However, nowadays you may also purchase a wooden mask depicting an avatar of one of the Seven Clans, carved by an actual Cherokee artisan, but you will pay no less than $300 for that privilege. You may drive by the new, enormous, state-of-the-art school, or visit the marvelous museum and library dedicated to the preservation of Cherokee culture and language. You can visit a live theater and watch the heartbreaking drama of the Trail of Tears acted out. You can buy authentic Cherokee pottery, baskets, clothing, and textiles. You can go look at beautiful new duplexes, apartment buildings, and houses -- as nice as anything in any other American suburb -- sprouting amid the listing shacks and rusting trailer parks.

You can thank that gentle predator rising behind it all -- the casino -- for that. Casino money floods Cherokee, new money gradually helping to undo generations of old sorrow. The tribal hospital, though tiny, is cutting edge. There are new and lovely parks, monuments, streetscaping, a transit system, arts centers, hotels, restaurants, art markets, and more -- all thanks to the Harrah's Cherokee Casino Resort being a preferred place for Atlantans and others from around the Southeast to unburden themselves of their excess money.

This is what we saw when we arrived, and it was strange. Like anyone else from an old family in Western North Carolina, though I am white as white can be, I have enough Cherokee blood in my lineage to have affected my physiology. I have the shoveling on the inside of my incisors that is found in only two populations in the world: Asians and Native Americans. I have been told I have Cherokee cheekbones. My mother has darker skin than I, and her mother looked full-blooded, with cinnamon skin, raven-black hair, and soulful doe eyes -- or so the pictures show, as she died in 1969 and I never got to meet her. On my father's side of the family, I share the same last name as the vice chief of the Cherokee. My boyfriend and I visited a bookstore where we came across a census conducted on the Cherokee reservation in the 1920's, and found a full third of a page listing people with my last name again and again and again. There is a road named after us on the way out of town.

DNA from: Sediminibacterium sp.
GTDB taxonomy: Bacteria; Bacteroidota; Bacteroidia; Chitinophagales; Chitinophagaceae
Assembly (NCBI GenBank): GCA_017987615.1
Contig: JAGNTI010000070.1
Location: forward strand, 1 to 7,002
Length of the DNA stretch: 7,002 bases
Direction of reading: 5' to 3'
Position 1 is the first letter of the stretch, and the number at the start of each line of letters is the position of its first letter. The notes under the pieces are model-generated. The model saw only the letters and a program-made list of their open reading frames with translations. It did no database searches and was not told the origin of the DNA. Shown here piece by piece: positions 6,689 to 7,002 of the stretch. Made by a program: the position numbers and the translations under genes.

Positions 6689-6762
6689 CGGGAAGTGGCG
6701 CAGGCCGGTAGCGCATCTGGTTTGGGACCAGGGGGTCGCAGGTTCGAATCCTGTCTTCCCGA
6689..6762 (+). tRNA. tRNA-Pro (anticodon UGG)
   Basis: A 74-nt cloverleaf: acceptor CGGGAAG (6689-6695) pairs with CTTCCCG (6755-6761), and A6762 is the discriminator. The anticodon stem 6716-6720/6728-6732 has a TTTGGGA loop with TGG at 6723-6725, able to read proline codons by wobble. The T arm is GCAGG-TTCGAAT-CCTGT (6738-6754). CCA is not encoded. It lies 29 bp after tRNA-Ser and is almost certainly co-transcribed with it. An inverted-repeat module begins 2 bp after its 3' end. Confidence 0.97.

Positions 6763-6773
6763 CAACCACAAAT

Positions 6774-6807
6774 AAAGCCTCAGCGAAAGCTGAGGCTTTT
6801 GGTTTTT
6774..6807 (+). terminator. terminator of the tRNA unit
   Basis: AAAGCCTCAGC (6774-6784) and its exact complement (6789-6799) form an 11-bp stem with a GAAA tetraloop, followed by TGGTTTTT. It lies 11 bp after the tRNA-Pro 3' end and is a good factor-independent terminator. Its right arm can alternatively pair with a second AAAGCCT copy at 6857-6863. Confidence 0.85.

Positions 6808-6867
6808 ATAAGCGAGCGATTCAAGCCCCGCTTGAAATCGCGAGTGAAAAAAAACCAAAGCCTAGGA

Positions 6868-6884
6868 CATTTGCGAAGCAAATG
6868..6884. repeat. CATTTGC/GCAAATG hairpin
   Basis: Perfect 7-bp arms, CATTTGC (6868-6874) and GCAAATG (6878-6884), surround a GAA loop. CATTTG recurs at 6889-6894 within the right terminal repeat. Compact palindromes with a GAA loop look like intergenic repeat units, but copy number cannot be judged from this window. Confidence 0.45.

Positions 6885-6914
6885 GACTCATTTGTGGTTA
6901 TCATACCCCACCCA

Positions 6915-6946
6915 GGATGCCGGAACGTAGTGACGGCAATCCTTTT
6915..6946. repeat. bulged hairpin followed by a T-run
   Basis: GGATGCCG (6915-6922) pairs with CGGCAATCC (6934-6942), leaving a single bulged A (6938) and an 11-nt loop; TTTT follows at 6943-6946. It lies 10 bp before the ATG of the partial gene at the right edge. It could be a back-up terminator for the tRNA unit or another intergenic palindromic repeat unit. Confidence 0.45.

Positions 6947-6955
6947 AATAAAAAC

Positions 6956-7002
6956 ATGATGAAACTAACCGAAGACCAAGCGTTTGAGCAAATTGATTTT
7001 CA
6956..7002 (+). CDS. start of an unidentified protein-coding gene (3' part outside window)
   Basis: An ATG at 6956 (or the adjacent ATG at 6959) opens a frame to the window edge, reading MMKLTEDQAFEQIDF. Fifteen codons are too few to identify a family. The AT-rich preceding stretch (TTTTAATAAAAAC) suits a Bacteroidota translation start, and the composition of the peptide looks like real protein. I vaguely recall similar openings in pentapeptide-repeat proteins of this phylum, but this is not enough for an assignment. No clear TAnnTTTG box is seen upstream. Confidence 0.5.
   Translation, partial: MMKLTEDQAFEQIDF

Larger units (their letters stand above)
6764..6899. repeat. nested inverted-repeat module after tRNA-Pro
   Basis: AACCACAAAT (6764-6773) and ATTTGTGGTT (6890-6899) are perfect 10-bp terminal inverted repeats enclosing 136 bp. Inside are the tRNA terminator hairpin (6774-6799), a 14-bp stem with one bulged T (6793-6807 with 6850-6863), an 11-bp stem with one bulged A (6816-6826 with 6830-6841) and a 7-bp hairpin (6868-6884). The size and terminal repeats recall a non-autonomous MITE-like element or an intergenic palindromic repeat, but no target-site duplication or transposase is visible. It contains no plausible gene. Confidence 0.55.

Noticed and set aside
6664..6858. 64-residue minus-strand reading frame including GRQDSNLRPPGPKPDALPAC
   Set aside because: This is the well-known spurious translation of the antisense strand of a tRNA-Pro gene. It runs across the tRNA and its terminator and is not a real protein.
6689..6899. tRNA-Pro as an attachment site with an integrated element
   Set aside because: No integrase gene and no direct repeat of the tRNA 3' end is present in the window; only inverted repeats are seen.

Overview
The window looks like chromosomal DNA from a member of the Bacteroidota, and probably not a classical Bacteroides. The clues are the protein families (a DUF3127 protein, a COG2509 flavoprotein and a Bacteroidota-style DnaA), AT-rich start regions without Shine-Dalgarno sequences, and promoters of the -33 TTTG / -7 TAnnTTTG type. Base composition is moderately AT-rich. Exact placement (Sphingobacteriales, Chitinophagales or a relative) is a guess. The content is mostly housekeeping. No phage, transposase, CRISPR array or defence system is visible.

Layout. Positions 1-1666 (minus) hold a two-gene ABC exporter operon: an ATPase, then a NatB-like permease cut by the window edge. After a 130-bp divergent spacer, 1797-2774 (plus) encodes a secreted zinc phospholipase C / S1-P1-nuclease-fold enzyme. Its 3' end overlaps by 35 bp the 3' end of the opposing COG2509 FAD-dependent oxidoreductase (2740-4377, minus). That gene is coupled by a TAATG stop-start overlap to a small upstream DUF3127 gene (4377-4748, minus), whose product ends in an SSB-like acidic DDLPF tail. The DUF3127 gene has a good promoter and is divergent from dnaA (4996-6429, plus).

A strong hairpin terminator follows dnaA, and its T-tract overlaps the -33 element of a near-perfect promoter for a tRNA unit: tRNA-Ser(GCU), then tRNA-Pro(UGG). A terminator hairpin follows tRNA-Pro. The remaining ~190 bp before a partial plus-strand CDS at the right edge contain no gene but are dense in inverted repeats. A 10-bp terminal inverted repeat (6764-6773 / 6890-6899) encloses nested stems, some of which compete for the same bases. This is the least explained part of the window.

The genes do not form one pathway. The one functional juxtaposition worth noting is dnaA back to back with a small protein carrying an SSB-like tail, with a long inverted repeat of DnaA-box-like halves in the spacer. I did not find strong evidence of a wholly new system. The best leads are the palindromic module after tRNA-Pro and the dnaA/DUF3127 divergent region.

It felt so strange to come here and see and feel these things. Part of the blood in my veins is the blood of the Cherokee -- the same people who look so elegant in their suits and dresses at the casino, the same people who can call the number on the billboard on the way out of town if their spouse insists on breaking bones. The same people carving the masks and making the fudge. The same people singing the songs and dancing for tips, and telling the stories -- the people living in sleek new townhouses and in decaying trailers.

Cherokee is a strange mix of old despair and new hope, fierce pride in culture and fierce grief numbed by narcotics; crippling rural boredom enlivened by entertainers such as Alicia Keys coming to perform at the casino. The casino made most of the good things possible, as odd as that sounds.

This is the land of the blood in my veins.



Our first stop was Mingo Falls.

















Tourists included for scale.





















Meanwhile, in town...























Note the lettering under the English lettering. That's Cherokee. If you wish to learn it, good luck. The people I know who have tried say it's harder than Mandarin Chinese.



"Little Princess"... The famous "Indian princess," ancestor claimed by many, but who never actually existed.



The Oconaluftee River flows through the town of Cherokee.





After a few hours of wandering around, we figured our room at the casino would be ready, and so we headed over to check in. This was our room.